Genetic Analysis of Toxin-Induced Dilated Cardiomyopathy in the Turkey (Meleagris gallopavo)

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Virginia Tech


Dilated cardiomyopathy (DCM) or round heart disease is a muscle disease of the heart which is characterized by ventricular dilatation and abnormal systolic and diastolic left ventricular function. In animals, including turkeys and humans, DCM is the major cause of morbidity and mortality which results from heart failure. In the turkey, DCM can be idiopathic or induced. Since idiopathic or spontaneous DCM occurs in about 1-4% of normal turkeys, it is of significant concern to the poultry industry. In this study, it was proposed that the incidence and severity of DCM in the turkey may have a genetic basis. To test this hypothesis, I investigated differences in the incidence and severity of DCM in five domesticated turkey varieties including Blue Slate (BS), Bourbon Red (BR), Narragansett (N), Royal Palm (RP) and Spanish Black (SB). Preliminary investigations tested the reliability of echocardiography (ECHO) as a non-invasive and non-destructive technique for diagnosing DCM in a large number of birds from hatch to four weeks-of-age. One-day-old poults for both the preliminary and hypothesis testing investigations were obtained from Privett Hatcheries (Portales, New Mexico). The birds were raised under standard management conditions. In the preliminary investigation and to test my hypothesis, DCM was induced by feeding birds ad libitum standard diets containing 700 parts per million furazolidone. Results of the preliminary investigations showed that left ventricular end-diastolic dimension (LVEDD) and left ventricular end-systolic dimension (LVESD) were the most consistent ECHO indicators of DCM from hatch to 4 weeks-of-age. Variety differences in response to furazolidone were evaluated using these parameters as well as percent mortality. At 9 days-of-age, differences between control and treatment birds for percent mortality and LVESD were significant in the RP variety only but significant for LVEDD in RP and SB. At 29 and 33 days-of-age, all the pair-wise comparisons between control and treatment birds were significant for both LVEDD and LVESD. On average, the BR variety had the smallest dilatation of the heart and lowest mortality at 33 days-of-age when compared to other varieties. The results described in this thesis show, for the first time, variety differences in the turkey's response to diets containing furazolidone. They provide strong evidence that, like previous reports for idiopathic DCM, an animal's response to Fz-induced DCM has a strong genetic component.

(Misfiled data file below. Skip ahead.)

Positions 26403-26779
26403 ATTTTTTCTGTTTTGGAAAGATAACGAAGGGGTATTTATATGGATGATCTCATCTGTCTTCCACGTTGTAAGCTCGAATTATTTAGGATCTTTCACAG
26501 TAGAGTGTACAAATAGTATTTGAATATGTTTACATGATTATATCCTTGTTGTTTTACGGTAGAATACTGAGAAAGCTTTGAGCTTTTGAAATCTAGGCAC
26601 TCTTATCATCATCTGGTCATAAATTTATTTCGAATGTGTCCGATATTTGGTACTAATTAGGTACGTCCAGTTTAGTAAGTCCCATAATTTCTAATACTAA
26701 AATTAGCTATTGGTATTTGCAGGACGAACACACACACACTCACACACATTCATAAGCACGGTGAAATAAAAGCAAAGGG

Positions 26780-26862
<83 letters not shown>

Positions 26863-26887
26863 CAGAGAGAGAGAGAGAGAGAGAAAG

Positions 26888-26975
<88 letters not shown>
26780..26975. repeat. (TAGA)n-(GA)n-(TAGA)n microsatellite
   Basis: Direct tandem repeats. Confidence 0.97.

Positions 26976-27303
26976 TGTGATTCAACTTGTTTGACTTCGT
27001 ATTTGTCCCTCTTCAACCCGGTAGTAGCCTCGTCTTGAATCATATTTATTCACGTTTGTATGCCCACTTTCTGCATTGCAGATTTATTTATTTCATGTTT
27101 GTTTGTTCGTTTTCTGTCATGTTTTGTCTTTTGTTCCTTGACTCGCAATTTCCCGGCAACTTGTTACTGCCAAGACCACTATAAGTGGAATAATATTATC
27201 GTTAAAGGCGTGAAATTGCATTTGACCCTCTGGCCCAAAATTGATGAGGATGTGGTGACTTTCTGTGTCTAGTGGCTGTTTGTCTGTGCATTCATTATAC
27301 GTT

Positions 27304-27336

Dilated cardiomyopathy, Genetics, Turkeys